The limitations under which motions for a new trial may be granted are contained in Rule 59(a), M.R.C.P., which provides:

"The justice before whom an action has been tried may on motion grant a new trial to all or any of the parties and on all or part of the issues for any of the reasons for which new trials have heretofore been granted in actions at law or in suits in equity in the courts of this state. A new trial shall not be granted solely on the ground that the damages are excessive until the prevailing party has first been given an opportunity to remit such portion thereof as the court judges to be excessive. A new trial shall not be granted solely on the ground that the damages are inadequate until the defendant has first been given an opportunity to accept an addition to the verdict of such amount as the court judges to be reasonable. On a motion for a new trial in an action tried without a jury, the justice before whom the action has been tried may open the judgment if one has been entered, take additional testimony, amend findings of fact and conclusions of law or make new findings and conclusions, and direct the *20 entry of a new judgment. As amended eff. Nov. 1, 1969." (Emphasis supplied.)

Prior to the adoption of this rule motions for new trial were recognized under Rule 17 of the Revised Rules of the Supreme Judicial and Superior Courts. See 147 Me. 470, 471 (1952) for the complete text of Rule 17. The 1952 Rule did not materially alter the preexisting rule dealing with motions for new trial as provided in Rule 17 as found in 129 Me. 509, 510 (1930).

Both the 1930 and 1952 rules related to the setting aside of a verdict provided the same was "against the law and the evidence." Although the 1930 Rule authorized the filing of such a motion "for any other cause," the 1952 revision required such a motion to be based on "any other cause not shown by the evidence presented at the trail" and, additionally, mandated that such a motion be addressed to the Law Court. Following this motion a rather complex procedure was involved whereby the issues raised after a new hearing would ultimately be before the Law Court for decision.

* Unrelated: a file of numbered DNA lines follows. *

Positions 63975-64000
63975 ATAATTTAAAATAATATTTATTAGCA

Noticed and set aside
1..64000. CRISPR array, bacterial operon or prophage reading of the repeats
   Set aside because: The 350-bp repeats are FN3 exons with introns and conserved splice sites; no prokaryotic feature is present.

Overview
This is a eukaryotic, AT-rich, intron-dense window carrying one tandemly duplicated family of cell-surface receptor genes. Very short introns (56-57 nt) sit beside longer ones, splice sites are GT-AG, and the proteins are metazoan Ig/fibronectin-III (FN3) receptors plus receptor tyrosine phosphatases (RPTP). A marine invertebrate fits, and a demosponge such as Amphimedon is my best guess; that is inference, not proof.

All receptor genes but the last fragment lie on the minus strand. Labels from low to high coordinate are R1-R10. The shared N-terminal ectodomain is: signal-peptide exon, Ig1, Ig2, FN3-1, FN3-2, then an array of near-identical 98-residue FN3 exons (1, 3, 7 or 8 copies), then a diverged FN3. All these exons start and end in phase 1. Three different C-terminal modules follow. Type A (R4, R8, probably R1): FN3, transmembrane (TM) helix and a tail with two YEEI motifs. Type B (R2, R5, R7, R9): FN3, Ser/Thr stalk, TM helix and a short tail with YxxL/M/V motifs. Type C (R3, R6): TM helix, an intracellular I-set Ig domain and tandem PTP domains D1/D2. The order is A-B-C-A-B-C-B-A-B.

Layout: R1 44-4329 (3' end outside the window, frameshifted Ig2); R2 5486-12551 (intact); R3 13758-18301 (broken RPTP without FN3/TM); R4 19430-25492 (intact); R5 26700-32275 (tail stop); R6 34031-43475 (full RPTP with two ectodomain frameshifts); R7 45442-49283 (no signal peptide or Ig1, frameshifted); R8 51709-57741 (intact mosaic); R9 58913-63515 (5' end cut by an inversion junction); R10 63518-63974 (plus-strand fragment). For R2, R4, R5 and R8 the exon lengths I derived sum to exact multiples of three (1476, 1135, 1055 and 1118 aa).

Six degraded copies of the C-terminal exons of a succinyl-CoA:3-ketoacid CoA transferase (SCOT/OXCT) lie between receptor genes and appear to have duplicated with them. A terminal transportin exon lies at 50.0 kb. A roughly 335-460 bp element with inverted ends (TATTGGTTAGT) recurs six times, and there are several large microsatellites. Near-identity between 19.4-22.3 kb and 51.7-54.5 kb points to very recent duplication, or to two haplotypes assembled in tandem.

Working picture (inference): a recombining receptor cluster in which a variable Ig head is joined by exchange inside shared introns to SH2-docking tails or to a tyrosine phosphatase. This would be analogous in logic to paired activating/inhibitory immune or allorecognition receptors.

It thus emerges that "the reasons for which new trials have heretofore been granted in actions at law" in the Superior Court on motions for new trial were to have a verdict set aside as against either the law or the evidence.

During the years when civil practice was controlled by either the 1930 or the 1952 rules, "Objections to Reports" were procedurally governed by Rule 21, which provided:

"Objections to any report offered to the Court for acceptance, shall be made in writing and filed with the clerk and shall set forth specifically the grounds of the objection, and these only shall be considered by the court."

Revised Rules, 147 Me. 464, 473 (1952); Rules of Court, 129 Me. 503, 511 (1930). As we have previously noted, the accepted practice in obtaining a review of rulings on motions to accept referees' reports was by bill of exceptions and not by a motion for a new trial.

Having in mind this procedural history, it is evident that motions for new trials filed pursuant to Rule 59(a) are not applicable and cannot be a substitute for an appeal from an order accepting the report of a referee. We do not believe that this holding should be categorized as "merely one of nomenclature." Both Rule 59(a) and its antecedents require the motion to be brought before the justice before whom an action has been tried. Such justice, having heard the evidence and seen the witnesses, could intelligently rule on whether the verdict was against the evidence or the weight of the evidence. Furthermore, Rule 59(a) grants to a justice in a jury waived case extreme latitude in taking necessary remedial action. See Rule 59(a), M.R.C.P.

A referee's report falls into a different category. When such a report is offered for acceptance, a justice presiding has not heard the testimony nor been given any opportunity to appraise the credibility of the witnesses. He is merely confronted with a documented record and it is his obligation to accept the report if the legal conclusion is accurate, based upon facts which have probative value. Courtenay v. Gagne, supra.